- UCCM Anishnaabe Police service return to police Sheguiandah First Nation
- OPP charge Gore Bay man with child pornography offences
- Manitoulin groups attend Kincardine hearing, oppose nuclear waste disposal site
- Little Current Lions celebrate 75 years
- Wiky chief, council pass Children’s Bill of Rights
- Mindemoya now hosts new Credit Union branch
- Freezing rain likely Wednesday
- Sheg First Nation chooses Richard Shawanda as chief
- Island athlete lands full university scholarship
- Ontario Geological Survey raises spectre of fracking on Manitoulin Island
Former Island reeves decry threat to Lake Manitou development
To the Expositor:
We write as former reeves and Planning Board members to protest schemes by the ministries of natural resources and municipal affairs that will hurt local residents.
News that the bureaucrats want to forbid development within 300 meters (1,000 feet!) of Lake Manitou shoreline and outlaw building on private roads was first reported publicly two weeks ago, demonstrating that consultation meetings held in the summer were superficial. Their target for implementation of a freeze through a new Official Plan early in October appears to circumvent an appeal that we understand is currently before the Ontario Municipal Board.
The ostensible purpose is to protect fish habitat for lake trout transplanted from an MNR facility on Lake Manitou to other lakes. This seems implausible because an MNR study some years ago concluded that the lake could sustain some 5,000 dwellings, more than five times the current number. Lake Manitou, the largest on Manitoulin, is deep and huge with more than 50 miles of shoreline touching several municipalities.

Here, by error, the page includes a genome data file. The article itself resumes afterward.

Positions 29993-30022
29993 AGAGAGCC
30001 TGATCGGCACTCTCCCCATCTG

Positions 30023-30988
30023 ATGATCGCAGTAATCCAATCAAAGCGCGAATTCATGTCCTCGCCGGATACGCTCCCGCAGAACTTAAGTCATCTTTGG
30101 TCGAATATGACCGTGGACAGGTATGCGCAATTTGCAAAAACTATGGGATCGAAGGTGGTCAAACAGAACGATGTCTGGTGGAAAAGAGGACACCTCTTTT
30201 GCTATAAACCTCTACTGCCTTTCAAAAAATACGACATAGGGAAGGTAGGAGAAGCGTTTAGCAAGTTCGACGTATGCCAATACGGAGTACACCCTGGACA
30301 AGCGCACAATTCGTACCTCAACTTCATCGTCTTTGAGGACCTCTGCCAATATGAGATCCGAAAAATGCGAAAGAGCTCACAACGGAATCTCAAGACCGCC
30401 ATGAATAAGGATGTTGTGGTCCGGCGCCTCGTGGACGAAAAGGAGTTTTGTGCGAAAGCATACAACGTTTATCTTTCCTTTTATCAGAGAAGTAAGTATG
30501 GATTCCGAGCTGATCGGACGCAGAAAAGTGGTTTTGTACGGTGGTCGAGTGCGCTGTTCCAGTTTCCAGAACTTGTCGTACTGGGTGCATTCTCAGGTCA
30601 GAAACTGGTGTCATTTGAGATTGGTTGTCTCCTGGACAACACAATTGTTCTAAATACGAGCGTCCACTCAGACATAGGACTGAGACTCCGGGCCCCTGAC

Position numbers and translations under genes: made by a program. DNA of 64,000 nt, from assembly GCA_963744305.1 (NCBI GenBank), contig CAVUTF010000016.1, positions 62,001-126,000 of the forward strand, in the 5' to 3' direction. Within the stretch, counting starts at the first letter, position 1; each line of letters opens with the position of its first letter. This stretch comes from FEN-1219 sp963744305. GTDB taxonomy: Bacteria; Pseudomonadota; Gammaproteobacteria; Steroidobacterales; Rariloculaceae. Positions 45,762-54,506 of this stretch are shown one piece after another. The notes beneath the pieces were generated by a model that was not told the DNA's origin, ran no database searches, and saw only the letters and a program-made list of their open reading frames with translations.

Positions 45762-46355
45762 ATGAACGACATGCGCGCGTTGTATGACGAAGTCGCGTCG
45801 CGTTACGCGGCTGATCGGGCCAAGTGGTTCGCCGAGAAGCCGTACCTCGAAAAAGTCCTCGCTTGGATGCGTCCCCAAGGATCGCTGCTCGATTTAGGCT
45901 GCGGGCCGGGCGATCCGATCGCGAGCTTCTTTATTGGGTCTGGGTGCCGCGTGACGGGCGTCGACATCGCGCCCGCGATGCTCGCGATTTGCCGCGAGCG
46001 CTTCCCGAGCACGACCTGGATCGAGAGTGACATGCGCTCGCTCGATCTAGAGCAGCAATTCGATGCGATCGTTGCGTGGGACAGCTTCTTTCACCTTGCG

There appears to be no impartial evidence that proper shorefront development affects water quality. Any such risk might come only from outdated septic systems heedlessly grandfathered by health regulations. Any change to water temperature is doubtless due to global warming and has nothing to do with benign development.
New shoreline dwellings, largely for retirees, have been the major source of modest assessment growth to sustain municipal and social services and to replace jobs lost to the demise of family farms in an area with among the lowest average incomes in Ontario.
The intended freeze on development amounts to expropriation without compensation to the landowners and municipalities. In effect, through a back door, it creates a huge provincial park on private land.
Maddeningly, we have been unable to learn whether the freeze would spare small building lots already registered by owners planning to build.
Southern Ontario would not have tolerated such a freeze. Nor should local municipalities and the Manitoulin Planning Board.Perry Anglin, former reeve, Central Manitoulin Township Hugh Moggy, former reeve, Assiginack Township